The hateful rhetoric arising from Washington, D.C., is an insidious disease infecting our national conscience and fanning the fires of divisiveness.

It is also unnecessary.

Six years ago I founded the Center Aisle Caucus together with Steve Israel, D-N.Y., to arrest these counter-productive tendencies. Our efforts have not lived up to our hopes on the national stage.

Interestingly, however, among the 40-some members of our caucus — equally divided among Republicans and Democrats — there is mutual respect and collegiality.

We meet routinely with leaders of government and industry both to enlighten and inform.

Guests have included New York City Mayor Michael Bloomberg, senior officers of the Silicon Valley Leadership Group, Executive Director of the World Food Programme Josette Sheeran, former debt commission co-chair Sen. Alan Simpson and Pulitzer Prize-winning author Doris Kearns Goodwin.

Members of the caucus try to lead by example, some by sitting with colleagues from across the aisle during State of the Union addresses.

We have discussed House protocols and rules of debate that would limit the rancor.

Some of us plan to propose — again — the idea moving to a two-year budget cycle, an idea that I think would reduce the incessant argument over dollars-and-cents and allow for more substantive discussion of meaningful fiscal reforms that would actually save taxpayer dollars.

These are all worthwhile endeavors undertaken by people of good will. Unfortunately, these voices are drowned out in the cacophony of discord on the cable television shows, radio programs and social media outlets. A definition of news is conflict. Civility doesn’t make for good theater.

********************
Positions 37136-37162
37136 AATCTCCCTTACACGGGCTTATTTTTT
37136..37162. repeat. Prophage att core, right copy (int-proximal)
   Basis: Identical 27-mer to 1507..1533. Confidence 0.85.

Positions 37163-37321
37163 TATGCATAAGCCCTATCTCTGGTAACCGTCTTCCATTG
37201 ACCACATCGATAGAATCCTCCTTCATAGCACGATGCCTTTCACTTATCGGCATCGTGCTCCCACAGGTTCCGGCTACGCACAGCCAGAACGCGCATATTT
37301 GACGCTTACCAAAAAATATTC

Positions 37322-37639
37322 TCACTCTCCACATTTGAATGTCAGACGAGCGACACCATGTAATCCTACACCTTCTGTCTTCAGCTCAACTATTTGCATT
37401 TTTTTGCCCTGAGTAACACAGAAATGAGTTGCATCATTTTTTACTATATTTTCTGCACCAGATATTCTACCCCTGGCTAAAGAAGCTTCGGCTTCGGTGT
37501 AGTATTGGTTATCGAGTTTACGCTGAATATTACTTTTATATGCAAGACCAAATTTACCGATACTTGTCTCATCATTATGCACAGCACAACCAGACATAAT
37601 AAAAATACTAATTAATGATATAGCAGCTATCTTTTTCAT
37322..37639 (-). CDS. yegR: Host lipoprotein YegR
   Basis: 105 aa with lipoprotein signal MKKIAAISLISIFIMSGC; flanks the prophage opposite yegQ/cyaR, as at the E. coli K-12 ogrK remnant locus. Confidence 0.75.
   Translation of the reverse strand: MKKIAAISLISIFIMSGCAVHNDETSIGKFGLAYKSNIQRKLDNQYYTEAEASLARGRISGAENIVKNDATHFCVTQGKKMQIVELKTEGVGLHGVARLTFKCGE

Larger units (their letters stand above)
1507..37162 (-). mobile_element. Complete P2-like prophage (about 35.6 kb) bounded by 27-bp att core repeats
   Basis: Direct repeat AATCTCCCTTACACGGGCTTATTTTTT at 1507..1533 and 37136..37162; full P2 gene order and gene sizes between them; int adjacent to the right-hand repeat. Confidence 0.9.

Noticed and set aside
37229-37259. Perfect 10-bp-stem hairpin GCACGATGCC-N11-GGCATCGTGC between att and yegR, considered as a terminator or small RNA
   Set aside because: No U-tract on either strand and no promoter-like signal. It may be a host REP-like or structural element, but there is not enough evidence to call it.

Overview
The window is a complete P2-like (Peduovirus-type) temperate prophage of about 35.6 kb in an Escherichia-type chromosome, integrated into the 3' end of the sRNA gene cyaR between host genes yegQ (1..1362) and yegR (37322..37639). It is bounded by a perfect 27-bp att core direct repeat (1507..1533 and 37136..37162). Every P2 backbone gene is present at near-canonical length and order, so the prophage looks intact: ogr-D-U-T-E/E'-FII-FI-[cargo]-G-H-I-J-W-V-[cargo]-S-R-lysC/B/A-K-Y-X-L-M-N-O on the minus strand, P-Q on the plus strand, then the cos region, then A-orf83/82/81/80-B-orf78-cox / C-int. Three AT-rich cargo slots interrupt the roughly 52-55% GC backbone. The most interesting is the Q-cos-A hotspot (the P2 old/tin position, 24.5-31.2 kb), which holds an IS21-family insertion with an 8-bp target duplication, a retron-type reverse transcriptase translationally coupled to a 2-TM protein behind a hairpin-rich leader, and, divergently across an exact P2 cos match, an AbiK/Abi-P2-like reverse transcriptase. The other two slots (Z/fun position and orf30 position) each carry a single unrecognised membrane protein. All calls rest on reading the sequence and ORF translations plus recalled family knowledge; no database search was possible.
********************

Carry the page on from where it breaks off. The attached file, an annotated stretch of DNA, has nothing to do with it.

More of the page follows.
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But civility is not just good for good manners’ sake. It’s good for the economy. The rationale of Standard & Poor’s for downgrading our debt was pointed in that regard.

“The political brinksmanship of recent months highlights what we see as America’s governance and policymaking becoming less stable, less effective, and less predictable than what we previously believed,” the rating agency wrote in its rationale.

“The statutory debt ceiling and the threat of default have become political bargaining chips in the debate over fiscal policy. Despite this year’s wide-ranging debate, in our view, the differences between political parties have proven to be extraordinarily difficult to bridge, and, as we see it, the resulting agreement fell well short of the comprehensive fiscal consolidation program that some proponents had envisaged until quite recently.”

Political bargaining chips. The quarreling clearly was a factor in the rating agency’s decision.

I am not so naïve as to think our problems will be solved if we just start saying please and thank you. But I also know it’s a lot harder to enter productive negotiations with each side railing against the other.

We don’t have to abandon our ideologies to reach a common goal of restoring faith in our economy. That confidence is much of what Wall Street and Standard & Poor’s, and more importantly, what the people of this country seek. We should heed them.

Our Congress — and, in particular, the House of Representatives — was uniquely structured for us to be listeners, not lecturers, and statesmen, not cynics.

I ask my colleagues to abandon the vitriol as we prepare to return to Washington, D.C. We are not the House of Commons. We are not the streets of London or Tripoli. We are the U.S. Congress. It is our nation’s best interests, economically and morally, to start acting like it.

U.S. Rep. Tim Johnson is a Republican representing the 15th Congressional District.


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